Now, I have taken Kemmerling's statement somewhat out of context. His original statement, with emphasis added to the parts left out, was:
For the purposes of this article, however, it is not relevant whether the claims are true or false, as long as (some) people believe in them.Kemmerling is dead wrong. Whether the claims are true or false is relevant for the purposes of his article -- no less than the context of his claim about its supposed non-relevance.
What are those claims? The claims Kemmerling says he is investigating are:
- "that there is an upper limit to the total number of jobs in a society" and/or
- "that this upper limit of total jobs will fall as time passes due to processes of globalisation or technological change."
A rash of subsidiary claims follow from those. The most important (for the purposes of Kemmerling's article) is that "some people believe in them." The second is that the claims are fallacies. A third is that the assertion that "some people" believe in these ideas is itself false or at least grossly exaggerated. The truth or falsehood of the claims being investigated is thus relevant at least to the extent of its bearing on these subsidiary claims.
Kemmerling extrapolates belief in the lump-of-labour idea from agreement with Eurobarometer survey question 68.1: "People in their late 50s should give up work to make way for younger and unemployed people." As he admits, the survey question "imperfectly proxies the idea of a trade-off between these two types of workers." Although he concedes "there is no perfect remedy" for this discrepancy, he maintains, "one can arguably control for alternative explanations such as norms."
That's nonsense. The word "arguably" must be construed as referring to plausible arguments. Kemmerling presents none. Instead, he reports on variations in responses from different sub-groups and speculates on norms that might account for those differences.These are not controls. These are excuses.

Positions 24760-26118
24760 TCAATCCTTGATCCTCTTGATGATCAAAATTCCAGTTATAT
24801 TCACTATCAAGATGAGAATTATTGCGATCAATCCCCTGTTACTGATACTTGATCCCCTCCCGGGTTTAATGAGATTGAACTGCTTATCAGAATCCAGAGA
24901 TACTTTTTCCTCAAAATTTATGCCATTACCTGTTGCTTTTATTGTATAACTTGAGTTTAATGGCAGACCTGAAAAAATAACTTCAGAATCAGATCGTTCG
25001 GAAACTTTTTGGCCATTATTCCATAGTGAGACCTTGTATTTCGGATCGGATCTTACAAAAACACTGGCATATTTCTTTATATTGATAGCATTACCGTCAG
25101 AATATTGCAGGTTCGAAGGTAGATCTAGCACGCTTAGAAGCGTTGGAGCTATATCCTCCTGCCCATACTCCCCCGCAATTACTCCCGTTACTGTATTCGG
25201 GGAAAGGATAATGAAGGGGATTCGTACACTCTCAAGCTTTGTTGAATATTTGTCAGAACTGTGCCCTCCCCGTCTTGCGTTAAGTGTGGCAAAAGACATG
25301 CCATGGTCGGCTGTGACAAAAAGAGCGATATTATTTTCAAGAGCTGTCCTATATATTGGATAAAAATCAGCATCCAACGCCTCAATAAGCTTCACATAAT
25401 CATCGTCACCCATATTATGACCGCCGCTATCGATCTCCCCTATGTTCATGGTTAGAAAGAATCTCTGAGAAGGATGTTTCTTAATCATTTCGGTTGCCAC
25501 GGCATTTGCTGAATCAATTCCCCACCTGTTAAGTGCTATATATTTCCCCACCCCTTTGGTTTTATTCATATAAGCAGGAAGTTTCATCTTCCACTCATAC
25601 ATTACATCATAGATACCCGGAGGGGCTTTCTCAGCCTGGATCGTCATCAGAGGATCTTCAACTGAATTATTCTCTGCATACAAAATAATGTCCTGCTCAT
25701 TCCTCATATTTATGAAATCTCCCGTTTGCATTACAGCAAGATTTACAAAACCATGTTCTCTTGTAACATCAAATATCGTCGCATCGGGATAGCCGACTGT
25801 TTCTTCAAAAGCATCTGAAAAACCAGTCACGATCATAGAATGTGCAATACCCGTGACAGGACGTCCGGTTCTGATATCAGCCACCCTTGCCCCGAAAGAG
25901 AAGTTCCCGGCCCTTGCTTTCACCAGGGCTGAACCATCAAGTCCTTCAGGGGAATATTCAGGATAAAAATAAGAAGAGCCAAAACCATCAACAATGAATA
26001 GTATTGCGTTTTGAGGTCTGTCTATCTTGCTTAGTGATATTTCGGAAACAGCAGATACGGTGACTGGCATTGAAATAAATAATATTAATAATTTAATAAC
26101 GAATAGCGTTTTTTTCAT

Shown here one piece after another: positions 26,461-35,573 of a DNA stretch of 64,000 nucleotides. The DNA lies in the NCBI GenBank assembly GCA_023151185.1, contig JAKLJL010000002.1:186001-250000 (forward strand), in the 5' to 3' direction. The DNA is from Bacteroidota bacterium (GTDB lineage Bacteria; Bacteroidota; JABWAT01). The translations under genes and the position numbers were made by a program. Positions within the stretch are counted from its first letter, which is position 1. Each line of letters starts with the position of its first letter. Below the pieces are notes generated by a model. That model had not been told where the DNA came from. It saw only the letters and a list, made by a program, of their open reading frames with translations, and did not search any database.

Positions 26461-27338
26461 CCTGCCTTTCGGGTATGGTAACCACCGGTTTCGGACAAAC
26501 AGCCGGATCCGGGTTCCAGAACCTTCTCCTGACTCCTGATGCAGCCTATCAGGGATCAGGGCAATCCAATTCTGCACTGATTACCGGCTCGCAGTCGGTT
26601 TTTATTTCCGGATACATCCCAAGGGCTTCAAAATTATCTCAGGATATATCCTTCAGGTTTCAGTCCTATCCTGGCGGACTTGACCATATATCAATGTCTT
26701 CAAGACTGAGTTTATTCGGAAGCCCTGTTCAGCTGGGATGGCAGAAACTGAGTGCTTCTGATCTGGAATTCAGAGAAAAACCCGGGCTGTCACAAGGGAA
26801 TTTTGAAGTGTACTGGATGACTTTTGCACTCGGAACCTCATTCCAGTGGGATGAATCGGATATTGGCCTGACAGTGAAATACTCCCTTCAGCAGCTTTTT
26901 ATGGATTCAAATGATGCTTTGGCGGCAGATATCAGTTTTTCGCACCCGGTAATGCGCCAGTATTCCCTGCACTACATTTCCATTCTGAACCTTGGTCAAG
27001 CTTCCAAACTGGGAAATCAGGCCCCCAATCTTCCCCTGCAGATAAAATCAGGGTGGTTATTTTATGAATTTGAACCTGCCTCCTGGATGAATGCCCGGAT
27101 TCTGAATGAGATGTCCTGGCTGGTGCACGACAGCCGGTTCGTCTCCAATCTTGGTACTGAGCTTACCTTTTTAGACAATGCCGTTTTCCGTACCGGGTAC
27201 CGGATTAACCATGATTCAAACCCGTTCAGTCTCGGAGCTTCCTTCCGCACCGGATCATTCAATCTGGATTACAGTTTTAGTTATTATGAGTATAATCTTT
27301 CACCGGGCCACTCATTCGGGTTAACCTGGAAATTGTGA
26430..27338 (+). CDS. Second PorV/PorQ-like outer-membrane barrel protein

One can only marvel at the heroic lengths Kemmerling goes to to coax the sought after answer out of the recalcitrant data. But why on earth would he even bother if "it is not relevant whether the claims are true or false"? Despite that discrete disclaimer, Kemmerling assumes that the lump-of-labour is indeed a widespread belief and a fallacy and implies that it is an obstacle to presumably (from his perspective) more rational policy reform. More crucially he assumes that not just some but many people believe in the fallacious, obstructive idea. The tell-tale appears in his reference to the nineteenth century Luddites:
The causal belief investigated here is the lump-of-labour idea... This idea is far from new. In the early nineteenth century, the Luddite movement destroyed factory machines as technical progress threatened to make workers redundant.How did the Luddites answer Question 68.1 of the 1811 Eurobarometer survey? There was no Eurobarometer survey in 1811! There also was no Eurobarometer in 1753 when Peter Kay, inventor of the flying shuttle, had his house burnt down by Luddites EVEN THOUGH LUDDITES DIDN'T EXIST UNTIL THE NINETEENTH CENTURY!
From Why Nations Fail: The Origins of Power, Prosperity, and Poverty by Daron Acemoglu, James Robinson. page 85:
How did the nineteenth century Luddites burn down a mid-eighteenth century house? The obvious answer is they must have had a time machine (assuming that it is not relevant whether or not Acemoglu and Robinson's claims are true or false).
The claim about the Luddites is a historical claim, as is the claim about belief in a lump-of-labour fallacy. No amount of agnosticism about the truth or falsehood of claims or appeal to control variables for alternative explanations will enable a researcher to arrive at conclusions regarding subjects' beliefs about A from their answers to questions about B, especially if the researcher isn't aware that "beliefs about A" is an old, old fable with propagandistic origins.
Some more context:
Hence, the question of the lump-of-labour fallacy is a controversial one even among academics (Walker 2007). For the purposes of this article, however, it is not relevant whether the claims are true or false, as long as (some) people believe in them.Walker 2007 challenged the authenticity of the fallacy claims. More specifically, Walker 2007 challenged the assertion that support for certain policy proposals implied an underlying and motivating belief that there is a fixed amount of work.